LETTERS FROM THE GLOBAL PROVINCE
GP 26 July 2006: Good Morning, Heartache
Heartache. Lady Day, the pained and powerful singer other crooners could only hope to imitate, had a song that told of lost lovers, the existential pain of life, and, not least, the agony of unrelenting illness called “Good Morning, Heartache”:
Good morning heartache
Wish I’d forget you, but
you're here to stay
Whatever the origin, it’s something to live with pain every day. We must admire those who can endure and then talk their way through it.
Anatomy of an Illness. Almost from the beginning, the gods made clear that Norman Cousins was an extraordinary fellow, all the more so since he, too, would suffer greatly. Journalist, author, professor, and advocate for World Government, he carried his message to every podium in the country. You could not utter the words World Federalist and think of anybody but him. As deftly, forcefully, but peacefully as anyone, he worked for peace and nuclear commonsense.
But, ironically, he is much better remembered and achieved wider prominence for his battles with disease. “At age 11, he was misdiagnosed with tuberculosis and placed in a sanatorium.” During the course of his life, he battled serious illness, to include heart disease and arthritis, on 3 occasions: he was a 3-time loser, but a 3-time winner. No doctor ever suspected he would live to the ripe old age of 85. Through it all, he put out the Saturday Review of Literature, a balanced effort, free of the axe-to-grind mentality that dominates today’s book and literary reviews, carrying it from a circulation of 20,000 to 650,000. It’s hard to believe it’s gone now.
Anatomy of an Illness is an account of his encounter and victory over his collagen disease, an encounter which later was made into a TV movie of the same name starring Ed Asner. Later on, he recounted his affair (illness) of the heart in The Healing Heart: Antidotes to Panic and Helplessness. His true grit comes up time and again: “Death is not the greatest loss in life. The greatest loss is what dies inside us while we live.” “The more serious the illness, the more important it is for you to fight back, mobilizing all your resources-spiritual, emotional, intellectual, physical.”
The Sickness of Medicine. As we have said elsewhere, healthcare is chewing up 15% of our national product, and it’s not particularly making us healthy or healthier. Reasonable scientists estimate that perhaps 30% of the care rendered in America is unnecessary and sometimes downright harmful. Preventive medicine, the answer to all of it, is in a shambles. Those with chronic conditions who must be constantly attended to—outside the hospital—are receiving spotty help at best. As consultants to a bunch of healthcare companies, we puzzle how to put Humpty Dumpty together again.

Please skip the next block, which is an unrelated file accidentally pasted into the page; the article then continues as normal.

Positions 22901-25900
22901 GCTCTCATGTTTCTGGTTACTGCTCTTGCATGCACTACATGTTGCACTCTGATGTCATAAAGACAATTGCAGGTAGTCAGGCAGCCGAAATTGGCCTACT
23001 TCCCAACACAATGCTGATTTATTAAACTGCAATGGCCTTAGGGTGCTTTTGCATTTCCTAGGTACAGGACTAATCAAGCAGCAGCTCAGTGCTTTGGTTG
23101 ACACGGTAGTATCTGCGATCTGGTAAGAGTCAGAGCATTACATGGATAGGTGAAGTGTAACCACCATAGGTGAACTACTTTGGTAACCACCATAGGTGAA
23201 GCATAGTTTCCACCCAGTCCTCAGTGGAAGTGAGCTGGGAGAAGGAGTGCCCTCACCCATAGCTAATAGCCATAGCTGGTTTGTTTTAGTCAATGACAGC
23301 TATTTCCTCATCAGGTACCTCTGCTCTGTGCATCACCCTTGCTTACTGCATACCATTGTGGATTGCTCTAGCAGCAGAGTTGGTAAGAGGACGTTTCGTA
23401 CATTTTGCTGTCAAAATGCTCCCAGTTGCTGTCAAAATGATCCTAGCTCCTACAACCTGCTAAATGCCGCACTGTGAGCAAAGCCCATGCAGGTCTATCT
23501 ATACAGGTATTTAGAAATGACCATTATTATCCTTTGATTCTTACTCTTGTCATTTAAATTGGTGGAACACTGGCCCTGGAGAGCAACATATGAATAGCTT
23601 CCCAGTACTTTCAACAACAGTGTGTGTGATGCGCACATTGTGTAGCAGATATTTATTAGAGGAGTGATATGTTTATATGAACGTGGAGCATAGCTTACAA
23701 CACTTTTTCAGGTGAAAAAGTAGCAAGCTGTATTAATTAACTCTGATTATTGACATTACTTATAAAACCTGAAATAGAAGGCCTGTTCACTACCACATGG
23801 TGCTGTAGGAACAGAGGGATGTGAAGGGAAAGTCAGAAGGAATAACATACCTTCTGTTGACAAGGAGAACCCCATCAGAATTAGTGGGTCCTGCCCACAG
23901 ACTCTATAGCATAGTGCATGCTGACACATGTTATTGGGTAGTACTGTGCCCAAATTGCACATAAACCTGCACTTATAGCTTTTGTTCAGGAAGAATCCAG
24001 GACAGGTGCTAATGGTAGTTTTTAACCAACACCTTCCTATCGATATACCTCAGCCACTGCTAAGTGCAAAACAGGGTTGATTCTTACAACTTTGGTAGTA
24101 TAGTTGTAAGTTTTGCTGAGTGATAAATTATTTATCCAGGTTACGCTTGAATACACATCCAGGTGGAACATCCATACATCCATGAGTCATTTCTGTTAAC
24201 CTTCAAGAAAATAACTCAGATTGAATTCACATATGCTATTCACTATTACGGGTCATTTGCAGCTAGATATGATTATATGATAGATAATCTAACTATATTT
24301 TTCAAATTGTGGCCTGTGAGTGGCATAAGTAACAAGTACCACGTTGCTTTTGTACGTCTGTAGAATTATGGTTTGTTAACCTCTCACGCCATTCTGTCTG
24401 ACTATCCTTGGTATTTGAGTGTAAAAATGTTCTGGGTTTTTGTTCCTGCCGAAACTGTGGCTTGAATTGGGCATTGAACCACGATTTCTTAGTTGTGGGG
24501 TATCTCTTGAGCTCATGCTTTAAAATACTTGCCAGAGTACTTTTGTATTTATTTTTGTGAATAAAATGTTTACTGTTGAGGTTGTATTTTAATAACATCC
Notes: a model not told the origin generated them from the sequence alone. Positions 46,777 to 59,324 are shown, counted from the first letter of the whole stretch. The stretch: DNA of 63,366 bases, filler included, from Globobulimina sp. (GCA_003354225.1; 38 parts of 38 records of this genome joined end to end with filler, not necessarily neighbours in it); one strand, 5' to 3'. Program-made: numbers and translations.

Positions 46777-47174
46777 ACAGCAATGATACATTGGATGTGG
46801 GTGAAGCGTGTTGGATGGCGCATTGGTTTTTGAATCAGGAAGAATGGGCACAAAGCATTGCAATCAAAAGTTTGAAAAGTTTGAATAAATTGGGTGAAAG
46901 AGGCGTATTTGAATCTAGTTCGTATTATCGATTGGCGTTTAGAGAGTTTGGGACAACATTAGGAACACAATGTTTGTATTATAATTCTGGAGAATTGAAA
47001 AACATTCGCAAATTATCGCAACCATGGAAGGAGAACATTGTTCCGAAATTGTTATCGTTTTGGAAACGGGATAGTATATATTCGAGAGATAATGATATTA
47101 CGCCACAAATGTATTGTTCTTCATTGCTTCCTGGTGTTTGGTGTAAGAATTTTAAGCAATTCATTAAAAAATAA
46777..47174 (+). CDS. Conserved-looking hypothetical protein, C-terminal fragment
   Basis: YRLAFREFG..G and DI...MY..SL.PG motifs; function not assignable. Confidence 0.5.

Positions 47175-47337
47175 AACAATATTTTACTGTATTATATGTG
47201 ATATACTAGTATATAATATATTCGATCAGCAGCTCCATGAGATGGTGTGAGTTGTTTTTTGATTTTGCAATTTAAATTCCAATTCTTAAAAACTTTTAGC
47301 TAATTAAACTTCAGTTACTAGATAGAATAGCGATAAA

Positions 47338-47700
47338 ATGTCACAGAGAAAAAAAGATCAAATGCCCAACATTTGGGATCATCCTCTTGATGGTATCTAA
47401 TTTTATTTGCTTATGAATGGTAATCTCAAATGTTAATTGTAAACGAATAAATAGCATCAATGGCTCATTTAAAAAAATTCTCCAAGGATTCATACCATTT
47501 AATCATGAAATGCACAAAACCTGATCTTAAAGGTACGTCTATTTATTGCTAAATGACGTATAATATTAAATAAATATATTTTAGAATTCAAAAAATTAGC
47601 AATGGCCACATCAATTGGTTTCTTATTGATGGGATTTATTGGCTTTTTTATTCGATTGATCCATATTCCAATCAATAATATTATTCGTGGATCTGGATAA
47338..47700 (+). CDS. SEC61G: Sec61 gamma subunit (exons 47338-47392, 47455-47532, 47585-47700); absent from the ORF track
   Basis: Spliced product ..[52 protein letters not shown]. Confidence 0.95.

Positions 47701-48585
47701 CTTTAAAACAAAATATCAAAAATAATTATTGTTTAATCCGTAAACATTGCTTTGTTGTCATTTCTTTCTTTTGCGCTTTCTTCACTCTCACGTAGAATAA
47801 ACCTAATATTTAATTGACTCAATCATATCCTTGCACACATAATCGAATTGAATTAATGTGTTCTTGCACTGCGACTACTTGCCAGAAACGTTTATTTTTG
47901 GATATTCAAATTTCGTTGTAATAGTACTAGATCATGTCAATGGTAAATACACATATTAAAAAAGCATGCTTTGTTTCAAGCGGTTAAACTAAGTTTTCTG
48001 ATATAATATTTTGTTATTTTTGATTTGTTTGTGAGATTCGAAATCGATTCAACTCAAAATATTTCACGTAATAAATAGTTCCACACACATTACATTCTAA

Such a system tends to turn doctors into mechanics. A vivid account of how a doctor can turn into a production line automaton is found in Robert S. Rosson’s “Confessions of a Recovering Endoscopist”:
You might say I did it for the money, but that is blatantly untrue. With the squeeze on reimbursements by Medicare and the HMO’s, it was clear that one could make more by grinding patients out in the office. It was more of a silent, sneaky addiction that crept up on me forcing me to do more and more procedures at the expense of my health, sanity and personal life.
I decided to try to taper, to withdraw slowly. For the next 2 years, I cut back my hours, went off emergency call and gave up ERCP. The attempt failed. With the advent of screening colonoscopy for everyone, I found myself doing more than ever and liking them less. Finally I decided to go “cold turkey.” I retired from active practice and limited my professional activities to seeing GI consultations one morning a week and teaching medical students a second morning.
I am now a new person, freed at last from the curse of endoscopy. I have time for my family and for new non-medical pursuits. I spend an hour with my new patients, taking a thorough history and doing a complete physical examination. I realize now that this is what I enjoyed most about medical practice through the years. I welcome the chance to find out about a patient’s family, work and interests. I have rediscovered the fact that a good history makes most endoscopy, laboratory tests and imaging studies unnecessary, or at best confirmatory.
With our medical system so awry, we need physicians who consciously swim upstream, fight the tendency to churn our procedures and pills, and understand thoroughly the humanistic dimensions of their art. Patients with critical illnesses who endure heartache day after day require artists first, plumbers second.
We should note that the Yale School of Medicine, over the years, has paid more attention than most to the empathetic aspects of medicine. Some of its physicians have authored books that make common cause with the layman and the patient. In this regard, we recommend the Yale Journal for Humanities in Medicine, which you can find online. It hints at one direction the medical system must take to heal itself. It must do better at the heartache.
Installment Three. Another Day, Stephanie Day, is chronicling for us her duel with breast cancer. Our readers have been writing, asking how she is doing, wondering when they are going to hear from her next. She’s alive and kickin’ and kickin.’ In this 100-degree weather, we particularly like one of her tips and are thinking of checking into a hospital for a fluid change:
Tip #14: Blood transfusions can make you feel like a million bucks. I felt rejuvenated when I left the hospital. If your doctor recommends one, do it and do not be afraid.
At any rate, finish year one with Stephanie in her account “Surviving a Mastectomy.”P.S. Make sure you click the “Good Morning, Heartache” title above, since you will get a chance to hear Lady Day sing. You’ll feel better.
Copyright 2006 GlobalProvince.com